In one of the most unpredictable years in horse racing history, the winner of the Kentucky Derby won’t be running in the Preakness Stakes, the second leg of the Triple Crown, for the first time since 1996.
On Tuesday, trainer Bill Mott said he was pulling Country House from the race because of a cough.
“He developed a little bit of a cough [Tuesday] morning,” Mott told Jay Privman of the Daily Racing Form. “His appetite is good. He doesn’t have a fever. But he’s coughing. We drew blood. He’s acting like he’s going to get sick. He’s off the training list, and if he’s off the training list he’s off the Preakness list.”
This comes three days after Maximum Security became the first horse in 145 years to be disqualified from winning the Kentucky Derby because of interference. That’s how Country House became the winner of the race.
All this is on the backdrop of 23 horse deaths at Santa Anita since Dec. 26, which has forced the often non-cooperative industry leaders to come together and examine use of medication, whip use and safety issues. In an equally baffling statistic, Santa Anita has not had one racing or training fatality since March 31, a period that includes almost 5,000 timed workouts and nearly 1,000 race starts.
Still, no one has anything but theories as to why so many horses broke down.
Reviews of Saturday’s race showed how razor-close the sport came to a total meltdown if there had been a catastrophic accident in the Kentucky Derby. The stewards ruled that Maximum Security came off the inside and almost caused War of Will to go down should they have made contact. Jockey Tyler Gaffalione was able to keep the horse from going to the ground and causing a chain reaction that would likely have been fatal to more than one horse and possibly jockeys.
“The horse racing world should be happy War of Will is such an athlete because not every horse doesn’t go down there,” Mark Casse, War of Will’s trainer, said Sunday morning. “[Maximum Security] put [horses] lives in danger, he put jockeys’ lives in danger.”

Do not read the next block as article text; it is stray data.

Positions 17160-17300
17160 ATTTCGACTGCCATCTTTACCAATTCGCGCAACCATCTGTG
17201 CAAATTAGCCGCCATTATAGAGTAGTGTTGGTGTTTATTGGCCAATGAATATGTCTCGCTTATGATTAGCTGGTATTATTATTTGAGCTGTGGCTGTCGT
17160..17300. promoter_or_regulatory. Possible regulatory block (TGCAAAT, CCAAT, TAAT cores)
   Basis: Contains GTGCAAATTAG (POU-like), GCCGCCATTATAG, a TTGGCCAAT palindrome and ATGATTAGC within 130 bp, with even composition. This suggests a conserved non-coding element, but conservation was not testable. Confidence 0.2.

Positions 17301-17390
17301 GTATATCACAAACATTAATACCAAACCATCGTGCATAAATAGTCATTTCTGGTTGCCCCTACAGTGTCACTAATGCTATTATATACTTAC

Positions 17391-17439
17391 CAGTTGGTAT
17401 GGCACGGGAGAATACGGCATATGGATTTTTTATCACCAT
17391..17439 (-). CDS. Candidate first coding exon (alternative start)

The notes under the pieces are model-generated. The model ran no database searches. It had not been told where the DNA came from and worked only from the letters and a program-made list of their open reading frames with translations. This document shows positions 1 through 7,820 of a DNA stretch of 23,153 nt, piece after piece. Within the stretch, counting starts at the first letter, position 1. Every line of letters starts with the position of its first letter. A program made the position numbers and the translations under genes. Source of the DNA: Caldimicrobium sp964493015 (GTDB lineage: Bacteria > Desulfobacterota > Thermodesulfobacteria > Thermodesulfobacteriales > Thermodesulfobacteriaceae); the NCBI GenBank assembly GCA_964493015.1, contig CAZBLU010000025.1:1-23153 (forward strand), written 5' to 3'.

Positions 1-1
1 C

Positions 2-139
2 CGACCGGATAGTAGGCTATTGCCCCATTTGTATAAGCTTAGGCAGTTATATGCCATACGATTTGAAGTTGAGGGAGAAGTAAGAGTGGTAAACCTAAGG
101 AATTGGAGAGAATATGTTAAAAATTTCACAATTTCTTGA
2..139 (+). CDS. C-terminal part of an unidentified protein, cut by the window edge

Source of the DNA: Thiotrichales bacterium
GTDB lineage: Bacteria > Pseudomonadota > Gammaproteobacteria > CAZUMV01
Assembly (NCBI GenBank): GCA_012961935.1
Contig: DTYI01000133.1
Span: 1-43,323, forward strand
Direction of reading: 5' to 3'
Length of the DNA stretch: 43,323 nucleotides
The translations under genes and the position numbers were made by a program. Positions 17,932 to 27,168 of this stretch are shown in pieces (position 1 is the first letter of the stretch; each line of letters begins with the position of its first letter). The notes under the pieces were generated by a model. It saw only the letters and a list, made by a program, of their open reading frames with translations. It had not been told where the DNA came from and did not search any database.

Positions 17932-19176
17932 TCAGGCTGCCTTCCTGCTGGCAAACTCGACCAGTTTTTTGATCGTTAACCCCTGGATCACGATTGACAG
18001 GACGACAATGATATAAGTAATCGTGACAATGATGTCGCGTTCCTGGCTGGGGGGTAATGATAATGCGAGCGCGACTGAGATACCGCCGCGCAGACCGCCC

Though the stewards haven’t ruled on the ride of Luis Saez aboard Maximum Security, every indication is it was all the actions of the lightly raced (four previous races) 3-year-old horse and the jockey was blameless.
Gary West, the owner of Maximum Security, filed an appeal on Monday with the Kentucky racing board but it was immediately rejected because disqualifications aren’t subject to appeal. West may seek redress through civil litigation. Whatever happens, it would have no effect on bettors.
The loss of Country House from the Preakness, in addition to Maximum Security, makes the race either very competitive or an afterthought. Or both.
The last Kentucky Derby winner to not run in the Preakness was Grindstone in 1996. He didn’t run because of bone chips in his right knee.
War of Will is expected to start in the 1 3/16-mile race, the shortest of the Triple Crown races. Also declared is Improbable, a Bob Baffert-trained colt that finished an adjusted (after the disqualification) fourth place at Churchill Downs. Mike Smith has been named to ride Improbable, replacing Irad Ortiz Jr.
One of the more interesting entrants is Anothertwistafaith, who is regularly stabled at Golden Gate Fields. He got an automatic berth in the Preakness by winning the El Camino Real Derby at Golden Gate, which like Pimlico is owned by the Stronach Group.
And then there is local Maryland horse Alwaysmining, who has won six races in a row, all at Laurel Park.
It is possible that Maximum Security and Country House could meet in the Belmont Stakes, three weeks after the Preakness. Many of the Kentucky Derby horses are pointed to that 1 ½ mile race rather than coming back on only two weeks’ rest.
If Country House had run in the Preakness, it would have been his fourth race in eight weeks.
But for now, a lot of trainers and owners see an opportunity to pick up a Triple Crown race win in the Preakness, which can be very valuable when deciding breeding fees.